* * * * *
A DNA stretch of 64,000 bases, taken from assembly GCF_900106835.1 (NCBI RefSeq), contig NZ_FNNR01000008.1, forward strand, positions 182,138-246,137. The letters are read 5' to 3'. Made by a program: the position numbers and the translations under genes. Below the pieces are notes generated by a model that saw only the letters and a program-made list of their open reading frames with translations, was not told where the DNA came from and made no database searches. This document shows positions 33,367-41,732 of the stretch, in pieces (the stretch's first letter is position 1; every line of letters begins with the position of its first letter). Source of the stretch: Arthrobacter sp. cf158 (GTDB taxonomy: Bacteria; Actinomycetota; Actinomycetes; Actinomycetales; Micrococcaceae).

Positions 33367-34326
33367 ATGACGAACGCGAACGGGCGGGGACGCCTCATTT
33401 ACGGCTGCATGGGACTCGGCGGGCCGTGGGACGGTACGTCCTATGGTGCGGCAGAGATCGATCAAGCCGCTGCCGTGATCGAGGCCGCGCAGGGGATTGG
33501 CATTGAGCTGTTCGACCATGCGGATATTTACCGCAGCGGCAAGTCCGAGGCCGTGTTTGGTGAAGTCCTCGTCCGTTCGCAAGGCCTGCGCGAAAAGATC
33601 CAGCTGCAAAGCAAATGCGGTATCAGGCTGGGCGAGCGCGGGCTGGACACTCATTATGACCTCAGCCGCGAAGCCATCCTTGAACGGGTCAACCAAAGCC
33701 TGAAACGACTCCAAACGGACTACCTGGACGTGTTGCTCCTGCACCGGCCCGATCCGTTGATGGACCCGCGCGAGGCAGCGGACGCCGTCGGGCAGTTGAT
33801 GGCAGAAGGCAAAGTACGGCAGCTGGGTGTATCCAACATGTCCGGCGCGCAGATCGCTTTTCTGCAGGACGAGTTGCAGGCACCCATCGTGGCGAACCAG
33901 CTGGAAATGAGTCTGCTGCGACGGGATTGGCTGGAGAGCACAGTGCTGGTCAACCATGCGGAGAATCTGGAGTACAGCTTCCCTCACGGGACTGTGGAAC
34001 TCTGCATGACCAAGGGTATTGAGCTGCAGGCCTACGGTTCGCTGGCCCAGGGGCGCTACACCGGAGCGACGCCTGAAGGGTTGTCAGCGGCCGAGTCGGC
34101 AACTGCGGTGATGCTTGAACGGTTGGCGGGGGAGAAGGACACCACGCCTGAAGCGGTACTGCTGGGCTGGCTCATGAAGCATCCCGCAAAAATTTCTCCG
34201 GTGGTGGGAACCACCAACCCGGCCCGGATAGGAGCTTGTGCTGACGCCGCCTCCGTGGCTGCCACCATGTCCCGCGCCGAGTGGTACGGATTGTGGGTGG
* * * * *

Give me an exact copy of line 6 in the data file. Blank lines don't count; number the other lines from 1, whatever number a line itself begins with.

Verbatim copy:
33601 CAGCTGCAAAGCAAATGCGGTATCAGGCTGGGCGAGCGCGGGCTGGACACTCATTATGACCTCAGCCGCGAAGCCATCCTTGAACGGGTCAACCAAAGCC